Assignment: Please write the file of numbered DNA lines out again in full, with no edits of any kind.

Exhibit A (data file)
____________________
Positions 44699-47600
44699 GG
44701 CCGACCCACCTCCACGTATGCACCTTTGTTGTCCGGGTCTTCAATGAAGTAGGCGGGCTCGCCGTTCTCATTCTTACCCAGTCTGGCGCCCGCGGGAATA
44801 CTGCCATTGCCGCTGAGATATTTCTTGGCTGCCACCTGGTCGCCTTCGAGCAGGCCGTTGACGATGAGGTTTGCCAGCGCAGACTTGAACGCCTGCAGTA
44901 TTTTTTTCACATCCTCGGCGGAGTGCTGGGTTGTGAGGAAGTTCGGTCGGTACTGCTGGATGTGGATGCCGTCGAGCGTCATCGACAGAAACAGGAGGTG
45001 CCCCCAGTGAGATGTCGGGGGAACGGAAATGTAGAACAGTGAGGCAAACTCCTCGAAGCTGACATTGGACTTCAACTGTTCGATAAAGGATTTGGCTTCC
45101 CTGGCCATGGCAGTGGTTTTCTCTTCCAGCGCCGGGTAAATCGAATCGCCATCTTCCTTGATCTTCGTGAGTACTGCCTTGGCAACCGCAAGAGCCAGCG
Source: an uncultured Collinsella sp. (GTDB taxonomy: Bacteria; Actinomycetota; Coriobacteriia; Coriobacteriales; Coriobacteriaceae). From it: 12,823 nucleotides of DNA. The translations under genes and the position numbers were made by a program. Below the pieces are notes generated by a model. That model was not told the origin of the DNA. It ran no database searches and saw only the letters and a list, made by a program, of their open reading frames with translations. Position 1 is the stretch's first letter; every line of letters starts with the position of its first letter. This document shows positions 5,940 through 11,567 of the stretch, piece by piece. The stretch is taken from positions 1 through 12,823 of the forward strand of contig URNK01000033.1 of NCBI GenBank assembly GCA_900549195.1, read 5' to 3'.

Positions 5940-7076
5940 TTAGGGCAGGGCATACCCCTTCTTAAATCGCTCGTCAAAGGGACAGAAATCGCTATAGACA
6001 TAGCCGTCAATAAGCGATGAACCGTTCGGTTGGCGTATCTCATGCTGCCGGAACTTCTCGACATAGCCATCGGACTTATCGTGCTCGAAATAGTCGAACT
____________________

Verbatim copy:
Positions 44699-47600
44699 GG
44701 CCGACCCACCTCCACGTATGCACCTTTGTTGTCCGGGTCTTCAATGAAGTAGGCGGGCTCGCCGTTCTCATTCTTACCCAGTCTGGCGCCCGCGGGAATA
44801 CTGCCATTGCCGCTGAGATATTTCTTGGCTGCCACCTGGTCGCCTTCGAGCAGGCCGTTGACGATGAGGTTTGCCAGCGCAGACTTGAACGCCTGCAGTA
44901 TTTTTTTCACATCCTCGGCGGAGTGCTGGGTTGTGAGGAAGTTCGGTCGGTACTGCTGGATGTGGATGCCGTCGAGCGTCATCGACAGAAACAGGAGGTG
45001 CCCCCAGTGAGATGTCGGGGGAACGGAAATGTAGAACAGTGAGGCAAACTCCTCGAAGCTGACATTGGACTTCAACTGTTCGATAAAGGATTTGGCTTCC
45101 CTGGCCATGGCAGTGGTTTTCTCTTCCAGCGCCGGGTAAATCGAATCGCCATCTTCCTTGATCTTCGTGAGTACTGCCTTGGCAACCGCAAGAGCCAGCG
Source: an uncultured Collinsella sp. (GTDB taxonomy: Bacteria; Actinomycetota; Coriobacteriia; Coriobacteriales; Coriobacteriaceae). From it: 12,823 nucleotides of DNA. The translations under genes and the position numbers were made by a program. Below the pieces are notes generated by a model. That model was not told the origin of the DNA. It ran no database searches and saw only the letters and a list, made by a program, of their open reading frames with translations. Position 1 is the stretch's first letter; every line of letters starts with the position of its first letter. This document shows positions 5,940 through 11,567 of the stretch, piece by piece. The stretch is taken from positions 1 through 12,823 of the forward strand of contig URNK01000033.1 of NCBI GenBank assembly GCA_900549195.1, read 5' to 3'.

Positions 5940-7076
5940 TTAGGGCAGGGCATACCCCTTCTTAAATCGCTCGTCAAAGGGACAGAAATCGCTATAGACA
6001 TAGCCGTCAATAAGCGATGAACCGTTCGGTTGGCGTATCTCATGCTGCCGGAACTTCTCGACATAGCCATCGGACTTATCGTGCTCGAAATAGTCGAACT